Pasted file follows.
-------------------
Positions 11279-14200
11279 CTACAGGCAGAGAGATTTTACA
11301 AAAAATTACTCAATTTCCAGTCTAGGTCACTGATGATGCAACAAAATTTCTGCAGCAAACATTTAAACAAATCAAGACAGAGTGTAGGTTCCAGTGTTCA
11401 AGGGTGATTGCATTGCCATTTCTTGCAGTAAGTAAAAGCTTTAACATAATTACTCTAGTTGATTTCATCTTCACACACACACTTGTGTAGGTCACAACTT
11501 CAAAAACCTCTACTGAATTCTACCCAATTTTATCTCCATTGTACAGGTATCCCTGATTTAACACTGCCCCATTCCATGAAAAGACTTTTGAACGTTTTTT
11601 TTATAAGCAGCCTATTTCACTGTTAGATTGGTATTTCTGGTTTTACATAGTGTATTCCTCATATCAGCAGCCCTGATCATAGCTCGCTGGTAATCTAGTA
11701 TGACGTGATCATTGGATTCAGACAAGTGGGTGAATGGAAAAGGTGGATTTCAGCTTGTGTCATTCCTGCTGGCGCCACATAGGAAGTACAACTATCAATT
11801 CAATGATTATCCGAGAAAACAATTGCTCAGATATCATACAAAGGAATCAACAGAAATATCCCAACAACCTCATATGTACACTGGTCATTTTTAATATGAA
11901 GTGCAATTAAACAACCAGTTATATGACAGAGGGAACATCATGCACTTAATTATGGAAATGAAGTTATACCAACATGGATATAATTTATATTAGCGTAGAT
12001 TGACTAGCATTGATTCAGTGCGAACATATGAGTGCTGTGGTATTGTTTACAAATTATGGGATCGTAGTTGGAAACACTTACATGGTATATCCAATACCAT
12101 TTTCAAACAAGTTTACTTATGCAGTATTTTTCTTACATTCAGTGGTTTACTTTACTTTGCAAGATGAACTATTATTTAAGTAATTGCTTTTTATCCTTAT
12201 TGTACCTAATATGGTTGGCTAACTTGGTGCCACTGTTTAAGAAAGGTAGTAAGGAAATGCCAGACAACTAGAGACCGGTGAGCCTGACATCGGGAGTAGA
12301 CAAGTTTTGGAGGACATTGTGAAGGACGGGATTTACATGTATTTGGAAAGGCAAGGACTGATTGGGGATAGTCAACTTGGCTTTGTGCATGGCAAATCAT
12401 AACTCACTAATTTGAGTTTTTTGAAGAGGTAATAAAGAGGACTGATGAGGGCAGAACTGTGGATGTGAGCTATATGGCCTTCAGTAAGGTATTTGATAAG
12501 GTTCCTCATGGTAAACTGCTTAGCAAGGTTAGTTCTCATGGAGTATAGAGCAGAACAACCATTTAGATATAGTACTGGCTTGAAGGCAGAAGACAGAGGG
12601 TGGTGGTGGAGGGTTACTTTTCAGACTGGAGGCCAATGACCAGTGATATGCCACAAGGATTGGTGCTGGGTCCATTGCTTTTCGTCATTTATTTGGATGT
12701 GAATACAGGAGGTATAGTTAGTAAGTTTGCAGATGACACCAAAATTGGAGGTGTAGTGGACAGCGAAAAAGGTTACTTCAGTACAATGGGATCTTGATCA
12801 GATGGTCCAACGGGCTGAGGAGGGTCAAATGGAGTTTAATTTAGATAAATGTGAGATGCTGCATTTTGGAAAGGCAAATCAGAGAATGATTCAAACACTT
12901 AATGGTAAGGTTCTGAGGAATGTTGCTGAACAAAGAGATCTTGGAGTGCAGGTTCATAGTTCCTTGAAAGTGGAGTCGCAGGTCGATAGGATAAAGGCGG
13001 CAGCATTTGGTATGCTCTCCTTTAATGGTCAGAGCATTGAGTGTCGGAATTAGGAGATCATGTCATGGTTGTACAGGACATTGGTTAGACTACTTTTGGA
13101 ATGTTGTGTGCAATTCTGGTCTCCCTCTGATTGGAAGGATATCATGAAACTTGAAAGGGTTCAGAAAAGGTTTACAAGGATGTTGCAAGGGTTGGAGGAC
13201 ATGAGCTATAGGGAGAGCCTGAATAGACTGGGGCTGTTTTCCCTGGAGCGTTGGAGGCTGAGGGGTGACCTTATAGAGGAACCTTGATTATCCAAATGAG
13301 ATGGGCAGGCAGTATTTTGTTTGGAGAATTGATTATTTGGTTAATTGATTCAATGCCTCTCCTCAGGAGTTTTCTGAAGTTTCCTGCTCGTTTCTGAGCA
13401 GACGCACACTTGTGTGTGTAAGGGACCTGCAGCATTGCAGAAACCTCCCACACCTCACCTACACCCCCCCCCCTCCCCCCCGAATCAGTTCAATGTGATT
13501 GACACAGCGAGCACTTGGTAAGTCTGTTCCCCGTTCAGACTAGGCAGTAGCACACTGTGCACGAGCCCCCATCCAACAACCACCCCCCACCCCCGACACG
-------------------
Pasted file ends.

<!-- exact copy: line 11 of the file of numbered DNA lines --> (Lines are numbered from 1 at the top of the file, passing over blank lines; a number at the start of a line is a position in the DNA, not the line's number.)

12101 TTTCAAACAAGTTTACTTATGCAGTATTTTTCTTACATTCAGTGGTTTACTTTACTTTGCAAGATGAACTATTATTTAAGTAATTGCTTTTTATCCTTAT